Much of what’s been written surrounding this big screen adaptation of the popular television show has, quite understandably, centred on the heavily sexist leanings of its portrayal of Hollywood life. Anyone familiar with the series during its original run will be aware of these criticisms, though whether or not its more committed viewership have any real issue with this is up for debate, considering its enduring popularity.
Movie star ‘Vinnie Chase’ (Adrian Grenier) and his entourage live a boys-own fantasy in a Hollywood where women exist as objects and playthings, homosexuals are a target of derision and disgust (but it’s all in good fun because Jeremy Pivens ‘Ari Gold’ doesn’t really mean it), and racial stereotypes are fair game for exploitation. Perhaps it was too much to hope that in the years since the series went off the air, since Nuts Magazine left the shelves, and with the ideas of sexual exploitation and equality so prominent in the media, that the ‘boys’ may have become self aware; that the film may have questioned its ethics and seen the guys go through some sort of enlightenment by subverting the world it helps to maintain. Instead, we are left with the same old Entourage. Though if we can overlook these issues, as the movie does, what are we left with?
The answer is; not much. The film falls into the trap of many television adaptations in feeling like just a long, drawn-out episode, and not a particularly good one. We first meet up with Vinnie in Ibiza, where he has just separated from his wife during their honeymoon, thereby freeing him up to pursue any of the bikini-clad babes in attendance of his yacht party. A phone call from his agent, and now studio-head, Ari, results in Vinnie declaring that he also wants to direct his next film. An idea which could have resulted in a relatively interesting study of a moviestar taking on more than he can handle, struggling to be taken seriously as an artist. But this is not the film we get, as we quickly flash forward to several months later when the picture has essentially been completed without issue. The plot then follows attempts with Ari to secure some remaining funding from Texan backers (Billy-Bob Thornton and a surprisingly impressive all-grown-up Hayley-Joel Osment), while the remaining members of the gang all get their own mini-arcs; E is having a baby, Turtle wants to sleep with MMA fighter Ronda Rowsy, Drama continues to suffer embarrassments in his quest for credibility. Along the way we’re treated to a parade of parties and cameos, from series favourite Gary Busey, to Liam Neeson and Pharrell, introduced with the lines; ‘Hey everybody it’s Pharrell, maybe he’ll play for us!’.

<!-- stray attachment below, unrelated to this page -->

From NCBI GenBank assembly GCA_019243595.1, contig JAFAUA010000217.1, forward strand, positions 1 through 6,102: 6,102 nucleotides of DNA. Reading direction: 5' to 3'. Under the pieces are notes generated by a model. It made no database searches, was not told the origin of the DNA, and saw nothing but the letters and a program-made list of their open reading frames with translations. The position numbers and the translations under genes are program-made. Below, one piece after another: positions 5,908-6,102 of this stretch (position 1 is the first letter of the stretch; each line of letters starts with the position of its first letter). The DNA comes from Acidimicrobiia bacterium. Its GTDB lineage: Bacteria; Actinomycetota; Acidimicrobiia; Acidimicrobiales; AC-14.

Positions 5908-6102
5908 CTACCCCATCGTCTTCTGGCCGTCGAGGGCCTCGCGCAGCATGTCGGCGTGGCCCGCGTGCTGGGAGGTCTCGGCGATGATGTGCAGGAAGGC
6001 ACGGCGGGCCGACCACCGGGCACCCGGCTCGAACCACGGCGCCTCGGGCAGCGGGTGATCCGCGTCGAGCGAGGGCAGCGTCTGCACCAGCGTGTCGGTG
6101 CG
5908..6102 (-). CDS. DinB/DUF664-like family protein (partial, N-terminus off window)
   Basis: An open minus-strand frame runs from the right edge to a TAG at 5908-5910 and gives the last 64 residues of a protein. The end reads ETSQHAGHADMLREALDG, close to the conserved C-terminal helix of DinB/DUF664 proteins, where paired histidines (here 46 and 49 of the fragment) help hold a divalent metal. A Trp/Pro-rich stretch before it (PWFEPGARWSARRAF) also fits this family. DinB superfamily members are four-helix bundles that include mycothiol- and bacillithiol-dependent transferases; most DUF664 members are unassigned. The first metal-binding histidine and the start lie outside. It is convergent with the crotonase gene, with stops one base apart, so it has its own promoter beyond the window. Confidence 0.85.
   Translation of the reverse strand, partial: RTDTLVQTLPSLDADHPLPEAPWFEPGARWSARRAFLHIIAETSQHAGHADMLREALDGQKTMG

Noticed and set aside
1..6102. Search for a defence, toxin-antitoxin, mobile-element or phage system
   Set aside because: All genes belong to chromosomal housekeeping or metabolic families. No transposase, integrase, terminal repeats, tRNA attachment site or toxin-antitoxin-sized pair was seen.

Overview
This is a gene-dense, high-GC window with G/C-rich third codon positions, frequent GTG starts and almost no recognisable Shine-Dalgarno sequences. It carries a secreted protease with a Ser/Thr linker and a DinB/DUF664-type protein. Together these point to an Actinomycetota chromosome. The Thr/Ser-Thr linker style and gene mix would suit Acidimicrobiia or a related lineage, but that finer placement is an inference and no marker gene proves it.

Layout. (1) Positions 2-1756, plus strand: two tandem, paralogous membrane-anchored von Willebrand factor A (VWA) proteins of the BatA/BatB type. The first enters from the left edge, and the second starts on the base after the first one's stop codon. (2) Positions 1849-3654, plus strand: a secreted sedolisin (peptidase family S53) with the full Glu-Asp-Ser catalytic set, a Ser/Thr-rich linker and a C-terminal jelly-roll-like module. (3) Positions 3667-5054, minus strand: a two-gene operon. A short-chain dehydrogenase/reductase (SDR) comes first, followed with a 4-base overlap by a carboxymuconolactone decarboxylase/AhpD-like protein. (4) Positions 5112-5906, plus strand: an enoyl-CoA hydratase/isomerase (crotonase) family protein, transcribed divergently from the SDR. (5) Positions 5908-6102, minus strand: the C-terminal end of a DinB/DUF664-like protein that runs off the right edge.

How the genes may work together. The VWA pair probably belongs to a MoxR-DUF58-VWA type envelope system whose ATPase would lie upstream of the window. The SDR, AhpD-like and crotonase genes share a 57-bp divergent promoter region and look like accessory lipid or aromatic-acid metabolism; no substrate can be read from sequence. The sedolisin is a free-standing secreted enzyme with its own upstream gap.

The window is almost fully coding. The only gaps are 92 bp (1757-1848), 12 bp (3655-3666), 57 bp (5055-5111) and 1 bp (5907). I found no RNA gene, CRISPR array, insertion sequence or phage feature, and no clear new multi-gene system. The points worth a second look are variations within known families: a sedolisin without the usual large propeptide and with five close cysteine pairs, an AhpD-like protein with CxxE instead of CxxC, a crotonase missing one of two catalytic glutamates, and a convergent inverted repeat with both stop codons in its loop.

There was always an issue of believability in Vinnie as a moviestar, he just never seemed very good. And this feeling is perhaps more advanced here as Grenier himself has not become a household name in the intervening years, so it’s hard to really buy that any of this would happen to this relatively charmless guy when you see him up on the big screen. This sense is further compounded when we’re given a glimpse of the film he’s been working on, which genuinely seems like the worst thing ever made. At which point I thought maybe we would see Vince facing a struggle, finding that it’s not all that easy, but we’re then told by Ari that it’s a ‘work of genius’ and everyone else seems to agree. The lone voice suggesting otherwise is Osments young, cocky financier, who is unwilling to release the remaining funds, but it quickly becomes clear that his problems with it are more a result of his jealousy of Vince.
Ultimately, the film plays it safe and attempts to give existing fans what they want. Which is fine in some respects, the fan-base is there and so why mess with the formula? The problem in this approach is that it fails to justify the extended running time, or to give us anything we wouldn’t have been able to see were it to have remained on the small screen. As such it may fail to please even its existing audience. While the film-makers have essentially given themselves a free pass. They’re not interested in questioning the actions of themselves or their characters, and so we’re just left with a pretty questionable way to spend a Saturday night in the cinema, one which could have equally been achieved by staying at home.
Written by Christopher J. Smith
Entourage is on wide release in UK Cinemas from Friday 19th June.